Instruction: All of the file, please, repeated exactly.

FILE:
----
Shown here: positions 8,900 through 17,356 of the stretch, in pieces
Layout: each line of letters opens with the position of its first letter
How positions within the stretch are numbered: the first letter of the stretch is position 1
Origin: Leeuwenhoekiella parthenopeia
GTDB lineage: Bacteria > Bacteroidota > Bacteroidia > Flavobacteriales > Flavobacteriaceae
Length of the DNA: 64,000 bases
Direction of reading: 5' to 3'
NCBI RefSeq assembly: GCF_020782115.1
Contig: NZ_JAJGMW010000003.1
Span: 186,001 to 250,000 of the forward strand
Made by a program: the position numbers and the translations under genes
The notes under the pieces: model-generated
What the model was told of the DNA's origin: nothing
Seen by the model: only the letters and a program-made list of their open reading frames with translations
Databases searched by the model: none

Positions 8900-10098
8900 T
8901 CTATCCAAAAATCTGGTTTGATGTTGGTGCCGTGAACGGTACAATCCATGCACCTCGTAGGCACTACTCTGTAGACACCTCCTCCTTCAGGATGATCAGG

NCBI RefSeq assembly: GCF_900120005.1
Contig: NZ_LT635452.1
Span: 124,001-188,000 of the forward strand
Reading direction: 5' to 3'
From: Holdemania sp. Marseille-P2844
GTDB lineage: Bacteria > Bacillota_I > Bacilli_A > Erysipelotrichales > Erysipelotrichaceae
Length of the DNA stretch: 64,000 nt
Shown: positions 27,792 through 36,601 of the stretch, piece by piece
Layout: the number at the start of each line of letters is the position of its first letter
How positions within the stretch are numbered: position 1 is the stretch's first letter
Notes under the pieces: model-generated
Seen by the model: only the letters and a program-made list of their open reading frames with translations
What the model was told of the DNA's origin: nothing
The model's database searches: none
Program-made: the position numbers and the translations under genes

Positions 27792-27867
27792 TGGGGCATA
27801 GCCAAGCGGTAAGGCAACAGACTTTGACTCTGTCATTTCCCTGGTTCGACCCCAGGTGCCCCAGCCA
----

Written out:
Shown here: positions 8,900 through 17,356 of the stretch, in pieces
Layout: each line of letters opens with the position of its first letter
How positions within the stretch are numbered: the first letter of the stretch is position 1
Origin: Leeuwenhoekiella parthenopeia
GTDB lineage: Bacteria > Bacteroidota > Bacteroidia > Flavobacteriales > Flavobacteriaceae
Length of the DNA: 64,000 bases
Direction of reading: 5' to 3'
NCBI RefSeq assembly: GCF_020782115.1
Contig: NZ_JAJGMW010000003.1
Span: 186,001 to 250,000 of the forward strand
Made by a program: the position numbers and the translations under genes
The notes under the pieces: model-generated
What the model was told of the DNA's origin: nothing
Seen by the model: only the letters and a program-made list of their open reading frames with translations
Databases searched by the model: none

Positions 8900-10098
8900 T
8901 CTATCCAAAAATCTGGTTTGATGTTGGTGCCGTGAACGGTACAATCCATGCACCTCGTAGGCACTACTCTGTAGACACCTCCTCCTTCAGGATGATCAGG

NCBI RefSeq assembly: GCF_900120005.1
Contig: NZ_LT635452.1
Span: 124,001-188,000 of the forward strand
Reading direction: 5' to 3'
From: Holdemania sp. Marseille-P2844
GTDB lineage: Bacteria > Bacillota_I > Bacilli_A > Erysipelotrichales > Erysipelotrichaceae
Length of the DNA stretch: 64,000 nt
Shown: positions 27,792 through 36,601 of the stretch, piece by piece
Layout: the number at the start of each line of letters is the position of its first letter
How positions within the stretch are numbered: position 1 is the stretch's first letter
Notes under the pieces: model-generated
Seen by the model: only the letters and a program-made list of their open reading frames with translations
What the model was told of the DNA's origin: nothing
The model's database searches: none
Program-made: the position numbers and the translations under genes

Positions 27792-27867
27792 TGGGGCATA
27801 GCCAAGCGGTAAGGCAACAGACTTTGACTCTGTCATTTCCCTGGTTCGACCCCAGGTGCCCCAGCCA